Politicians are treating trans and non-binary youth as ‘non-human’, says activist

The volatile discourse around trans people is seeing politicians treat the community as “non-human”, an activist has candidly said in the run up to Transgender Day of Visibility 2024.

Speaking with PinkNews about their work running the #TransKidsDeserveToGrowUp solidarity campaign for Transgender Day of Visibility (31 March), Dee Lou Whitnell made frank observations about the state of anti-trans politics in the UK and the impact it is having on the community and wider public. 

Whitnell, who is non binary, created the hashtag after parts of the government’s guidance for schools on trans pupils were leaked to the press in the summer of 2023. At the time, the leaks suggested trans kids would be barred from playing sports and not be allowed to socially transition without parental consent.  

“It was just awful. It was absolutely atrocious and as an ex teacher, I just couldn’t sit and just allow them to kind of suggest these practices to teachers. 

“Particularly as a trans ex teacher and a teacher who was solely working with LGBTQ+ kids.” 

“I created the campaign trans kids set her up because I knew that if the leaked guidance became the official guidance, our kids wouldn’t become adults,” they said. 

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Dee Whitnell holding up a #TransKidsDeserveToGrowUp sign (Dee Lou Whitnell)

Through their work running the solidarity campaign and pushing back against the guidance – which was officially published in December – Whitnell has engaged with organisations like LGBT Consortium, spoke on the first all-trans panel in parliament and has built strong, personal bonds with families who have lost their trans young people. 

In one such case, Whitnell said they became close with the family of Corei Hall, a 14-year-old trans boy who took his own life in October, and was invited to his funeral. It was a moment that resulted in a profound realisation for Whitnell about the state and impacts of transphobia in the UK.

“It was in that moment, when I was sitting in a church for a funeral of a young trans boy, that I was like, wow, this is actually the reality of what our trans youth are facing. 

“Which is why I am quite blunt and quite in your face with the coverage of trans youth because I think we’re not having real conversations about it.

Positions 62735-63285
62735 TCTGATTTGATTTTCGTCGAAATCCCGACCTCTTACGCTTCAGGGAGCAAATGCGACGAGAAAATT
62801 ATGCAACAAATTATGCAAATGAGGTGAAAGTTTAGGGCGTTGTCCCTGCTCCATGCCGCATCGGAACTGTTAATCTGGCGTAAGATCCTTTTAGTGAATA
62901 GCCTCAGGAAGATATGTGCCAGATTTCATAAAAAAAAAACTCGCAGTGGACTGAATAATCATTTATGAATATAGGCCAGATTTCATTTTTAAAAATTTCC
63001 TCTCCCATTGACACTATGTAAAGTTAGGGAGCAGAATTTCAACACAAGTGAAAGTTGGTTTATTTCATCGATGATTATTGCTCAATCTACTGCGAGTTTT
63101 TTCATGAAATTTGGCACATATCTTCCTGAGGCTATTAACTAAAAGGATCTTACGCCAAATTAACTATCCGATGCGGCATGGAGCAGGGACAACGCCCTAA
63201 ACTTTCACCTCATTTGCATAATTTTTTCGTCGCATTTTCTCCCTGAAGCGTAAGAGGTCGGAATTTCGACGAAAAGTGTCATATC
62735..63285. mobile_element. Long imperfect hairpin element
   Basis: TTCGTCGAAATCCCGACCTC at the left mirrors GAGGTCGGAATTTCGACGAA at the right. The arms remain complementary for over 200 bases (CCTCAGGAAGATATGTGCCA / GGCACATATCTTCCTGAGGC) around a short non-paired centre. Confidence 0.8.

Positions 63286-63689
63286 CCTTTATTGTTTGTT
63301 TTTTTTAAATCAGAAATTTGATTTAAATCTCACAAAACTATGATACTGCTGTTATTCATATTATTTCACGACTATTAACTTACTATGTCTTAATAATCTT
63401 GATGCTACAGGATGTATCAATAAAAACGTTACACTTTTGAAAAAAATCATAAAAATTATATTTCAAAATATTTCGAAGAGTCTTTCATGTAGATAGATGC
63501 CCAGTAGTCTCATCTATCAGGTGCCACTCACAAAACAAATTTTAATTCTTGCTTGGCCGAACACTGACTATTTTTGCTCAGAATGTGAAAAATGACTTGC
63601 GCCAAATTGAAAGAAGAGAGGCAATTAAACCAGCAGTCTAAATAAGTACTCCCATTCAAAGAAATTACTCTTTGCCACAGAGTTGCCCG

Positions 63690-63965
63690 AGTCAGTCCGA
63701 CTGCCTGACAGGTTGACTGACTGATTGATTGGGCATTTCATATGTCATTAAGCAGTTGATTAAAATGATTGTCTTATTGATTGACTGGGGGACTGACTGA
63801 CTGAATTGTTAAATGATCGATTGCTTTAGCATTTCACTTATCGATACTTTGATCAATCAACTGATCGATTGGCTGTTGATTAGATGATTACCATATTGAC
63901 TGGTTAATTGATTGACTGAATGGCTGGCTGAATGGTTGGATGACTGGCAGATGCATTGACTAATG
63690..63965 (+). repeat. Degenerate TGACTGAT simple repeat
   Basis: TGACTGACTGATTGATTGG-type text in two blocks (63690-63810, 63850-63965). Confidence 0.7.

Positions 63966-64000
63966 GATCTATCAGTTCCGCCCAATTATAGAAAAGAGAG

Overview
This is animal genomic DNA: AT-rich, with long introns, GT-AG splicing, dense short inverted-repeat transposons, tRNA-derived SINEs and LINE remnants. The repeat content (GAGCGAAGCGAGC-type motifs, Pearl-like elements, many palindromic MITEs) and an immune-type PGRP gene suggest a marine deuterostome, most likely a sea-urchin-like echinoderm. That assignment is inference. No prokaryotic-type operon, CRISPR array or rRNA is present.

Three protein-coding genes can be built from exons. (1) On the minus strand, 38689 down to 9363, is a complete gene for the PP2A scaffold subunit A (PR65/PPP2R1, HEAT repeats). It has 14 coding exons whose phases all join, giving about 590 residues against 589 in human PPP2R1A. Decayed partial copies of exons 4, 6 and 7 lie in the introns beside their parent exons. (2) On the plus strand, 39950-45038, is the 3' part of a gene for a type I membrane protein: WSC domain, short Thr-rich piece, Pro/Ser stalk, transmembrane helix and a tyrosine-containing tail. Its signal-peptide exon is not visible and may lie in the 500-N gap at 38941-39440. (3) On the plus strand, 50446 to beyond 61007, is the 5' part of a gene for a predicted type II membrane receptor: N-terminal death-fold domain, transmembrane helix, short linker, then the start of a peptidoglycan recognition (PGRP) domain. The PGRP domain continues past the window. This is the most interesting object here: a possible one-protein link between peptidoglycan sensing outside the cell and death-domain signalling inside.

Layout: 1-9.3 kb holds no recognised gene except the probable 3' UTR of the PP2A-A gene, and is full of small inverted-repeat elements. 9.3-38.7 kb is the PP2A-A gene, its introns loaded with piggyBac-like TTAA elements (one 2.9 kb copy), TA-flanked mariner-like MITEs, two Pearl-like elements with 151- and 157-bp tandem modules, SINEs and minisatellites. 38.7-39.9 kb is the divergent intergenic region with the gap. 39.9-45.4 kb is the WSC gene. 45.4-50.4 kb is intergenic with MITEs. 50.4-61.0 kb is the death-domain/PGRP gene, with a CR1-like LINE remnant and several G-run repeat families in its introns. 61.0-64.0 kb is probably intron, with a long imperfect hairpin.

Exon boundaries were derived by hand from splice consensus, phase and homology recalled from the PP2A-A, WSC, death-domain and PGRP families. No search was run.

“I believe that the way that a lot of politicians and adults see young people is that they see them as just non-human; that they don’t have their own capability, they don’t have their own autonomy. When, in reality, they are much [more] well versed than many adults are when it comes to gender and identity.” 

After this, Whitnell said they knew they wanted to “make a difference more than just the campaign” and use the campaign as a vehicle “to make a change”. 

After the guidance was officially released, Whitnell worked with various organisations to help people fill in the consultation about it, as they felt it had been purposefully made “impossible to complete”. 

“If you didn’t have a laptop, if you didn’t have internet access, if English wasn’t your first language, if you’re like me and you’re dyslexic, or you need a physical consultation; it was made so inaccessible for a reason,” they told PinkNews. 

The hashtag has been used millions of times (Dee Lou Whitnell)

Beyond the guidance, Whitnell is keen to raise awareness of the impacts of the politicisation of trans lives, especially as we are in a year in which we will see a General Election. 

They said, first and foremost, trans people need to protect themselves during this heightened period of transphobic. “One of the things that I’ve been saying a lot to a lot of my trans friends at the moment is that you are still an activist, you are still fighting for our rights, even if you’re in bed and you’re not reading the news because it is so tiring right now”. 

But at the same time, it is “so important to ask these difficult questions and to hold politicians accountable” as “we’re in a moment of trans people are being attacked left, right and centre.” 

“It’s really important that you ask politicians direct questions and you don’t allow wishy-washy responses,” they said. 

One way Whitnell hopes to engage politicians is by young trans people, parents, carers and teachers sending letters to MPs to help “humanise” the trans community, rather than politicians seeing them as just amorphous statistics. 

“That’s something that politicians are doing at the moment, dehumanising trans people by saying that they don’t exist or saying that there are a concept or an ideology.” 

“I’m trying to also raise awareness of the fact that how we talk about trans young people and trans people in the media is directly impacting young people,” they said, “because we’re seeing a rise in young people attacking trans people – which we haven’t seen before. 

“Previously, we saw people go on dates with a trans person and attacking them because they didn’t realise they were trans. But now we’re seeing young people [attacking trans people] and the only reason for that is because of the media, because of celebrities, because of politicians, making comments about trans people and young people absorbing it. 

“It’s our responsibility to make sure that our kids stop killing kids.”